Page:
It List: Dallas Area Music Offerings For June 8

Hip Hop Humpday (Pussy Cat Lounge): Tonight’s guest is BK Miller, a venerable Dallas DJ whose music can be found here. There you will find his “Record Shop Breaks” tracks, which fully display his passion for Rap’s history as well as his veteran prowess.

Another note is that DJ’s D Teknics and Flotation will now make regular appearances at the weekly. We told you a little about Flotation in one of last month’s write-ups.

The Antlers/Little Scream (The Loft): If you prefer consistency in your music, i.e. that classic conundrum where an individual complains that the “rest of the album didn’t sound anything like the single,” The Antlers are definitely what you’re looking for. Their album Hospice and its infamous mopey tone could almost be something of a modern Indie Rock update of Berlin. That is, if Berlin wasn’t already such a part of the genre’s identity.

Their newest record, Burst Apart, added electronic flourishes, but not necessarily enough to be a real departure. In fact it’s an fairly unsurprising record, but as I mentioned before, this is a perfect band for minimal boat rocking. Or rocking period.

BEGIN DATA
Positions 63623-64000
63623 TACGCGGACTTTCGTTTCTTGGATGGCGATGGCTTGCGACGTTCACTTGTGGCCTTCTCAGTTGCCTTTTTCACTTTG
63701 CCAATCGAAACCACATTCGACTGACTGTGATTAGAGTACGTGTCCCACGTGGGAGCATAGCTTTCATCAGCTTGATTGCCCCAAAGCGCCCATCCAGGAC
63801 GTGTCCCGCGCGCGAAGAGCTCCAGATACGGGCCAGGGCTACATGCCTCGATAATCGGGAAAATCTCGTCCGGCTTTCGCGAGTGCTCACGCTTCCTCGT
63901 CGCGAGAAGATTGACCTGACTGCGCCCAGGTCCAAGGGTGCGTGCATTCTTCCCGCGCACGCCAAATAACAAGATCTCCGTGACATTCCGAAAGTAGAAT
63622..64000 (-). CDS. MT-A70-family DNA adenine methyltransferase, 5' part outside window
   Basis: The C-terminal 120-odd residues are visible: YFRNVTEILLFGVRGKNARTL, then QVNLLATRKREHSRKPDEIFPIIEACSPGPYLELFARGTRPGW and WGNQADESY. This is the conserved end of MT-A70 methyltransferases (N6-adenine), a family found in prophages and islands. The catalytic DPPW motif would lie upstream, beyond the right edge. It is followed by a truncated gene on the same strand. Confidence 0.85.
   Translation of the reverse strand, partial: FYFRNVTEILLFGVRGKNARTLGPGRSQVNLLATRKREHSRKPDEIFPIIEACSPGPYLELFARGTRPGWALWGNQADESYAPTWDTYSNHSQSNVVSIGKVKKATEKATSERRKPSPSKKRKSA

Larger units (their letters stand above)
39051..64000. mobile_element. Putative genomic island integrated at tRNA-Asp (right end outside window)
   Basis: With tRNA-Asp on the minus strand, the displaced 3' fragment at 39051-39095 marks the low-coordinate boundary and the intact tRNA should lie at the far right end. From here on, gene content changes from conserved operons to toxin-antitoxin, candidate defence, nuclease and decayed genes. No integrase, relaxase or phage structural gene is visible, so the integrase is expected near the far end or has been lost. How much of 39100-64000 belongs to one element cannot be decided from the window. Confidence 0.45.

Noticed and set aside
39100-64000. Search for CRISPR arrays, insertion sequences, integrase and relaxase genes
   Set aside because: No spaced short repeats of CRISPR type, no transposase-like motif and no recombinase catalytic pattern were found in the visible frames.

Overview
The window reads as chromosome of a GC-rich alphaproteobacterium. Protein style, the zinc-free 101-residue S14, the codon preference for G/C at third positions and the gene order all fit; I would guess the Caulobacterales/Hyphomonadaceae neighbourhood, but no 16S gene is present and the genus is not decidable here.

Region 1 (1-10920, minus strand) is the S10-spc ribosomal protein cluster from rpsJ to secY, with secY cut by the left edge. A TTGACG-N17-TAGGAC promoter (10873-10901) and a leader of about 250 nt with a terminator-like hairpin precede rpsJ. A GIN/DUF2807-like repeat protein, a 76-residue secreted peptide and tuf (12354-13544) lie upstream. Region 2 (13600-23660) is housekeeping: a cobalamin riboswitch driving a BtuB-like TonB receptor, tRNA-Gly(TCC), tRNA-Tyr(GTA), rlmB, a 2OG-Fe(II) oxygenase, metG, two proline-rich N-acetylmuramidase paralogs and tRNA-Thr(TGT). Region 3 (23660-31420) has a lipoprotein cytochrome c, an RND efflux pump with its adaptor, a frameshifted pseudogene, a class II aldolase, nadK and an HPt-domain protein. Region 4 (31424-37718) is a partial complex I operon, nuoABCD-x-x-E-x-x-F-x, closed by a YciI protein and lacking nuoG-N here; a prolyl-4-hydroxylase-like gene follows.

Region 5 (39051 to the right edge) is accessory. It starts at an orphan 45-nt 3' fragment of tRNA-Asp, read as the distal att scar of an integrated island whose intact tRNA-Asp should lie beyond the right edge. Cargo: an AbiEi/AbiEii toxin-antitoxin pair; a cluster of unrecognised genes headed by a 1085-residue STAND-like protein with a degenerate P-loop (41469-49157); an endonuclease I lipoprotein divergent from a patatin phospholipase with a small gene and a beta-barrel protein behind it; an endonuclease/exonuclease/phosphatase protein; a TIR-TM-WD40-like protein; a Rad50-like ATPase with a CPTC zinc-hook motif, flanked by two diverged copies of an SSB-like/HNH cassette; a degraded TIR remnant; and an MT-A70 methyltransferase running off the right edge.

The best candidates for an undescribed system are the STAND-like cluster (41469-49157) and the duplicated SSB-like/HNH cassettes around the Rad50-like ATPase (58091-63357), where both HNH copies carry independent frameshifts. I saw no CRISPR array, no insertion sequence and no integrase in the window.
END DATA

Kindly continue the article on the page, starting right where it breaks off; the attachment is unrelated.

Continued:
Through instrumentation alone, The Antlers make a convincing case that the world (and especially their world) is a sad place. However, the faintness of the vocals often detract from the overall theme, which is understandable. It’s a rare singer indeed that could match the dour emotion on display here, no matter how many synthesizers with which they spruce things up.

Little Scream, on the other hand, is the opposite in many ways. Let’s hope that Laurel Sprengelmeyer (the artist’s actual name), never abandons the diverse magic that makes her debut record exploring. Though she’s just as capable as turning out the sort of pleasant and easily digestible folk ballads on which many of her contemporaries have bet their entire careers, Little Scream seems unsatisfied with that lonely blueprint. Instead, she’s daring enough to open a track with precious busyness that rivals the Diane Rehm Show’s theme music. Just before it becomes too sonically ornate, a rudely loud guitar comes in and everything is reconsidered.

Over the course of the entire album, through various guitar and percussion bombs followed by folk-laden aftermath, it becomes impossible to pin down exactly what it is that Little Scream is hoping to achieve. Considering how predictable most artists are, that is an achievement in itself. Show up early.

Little Scream promotional image.

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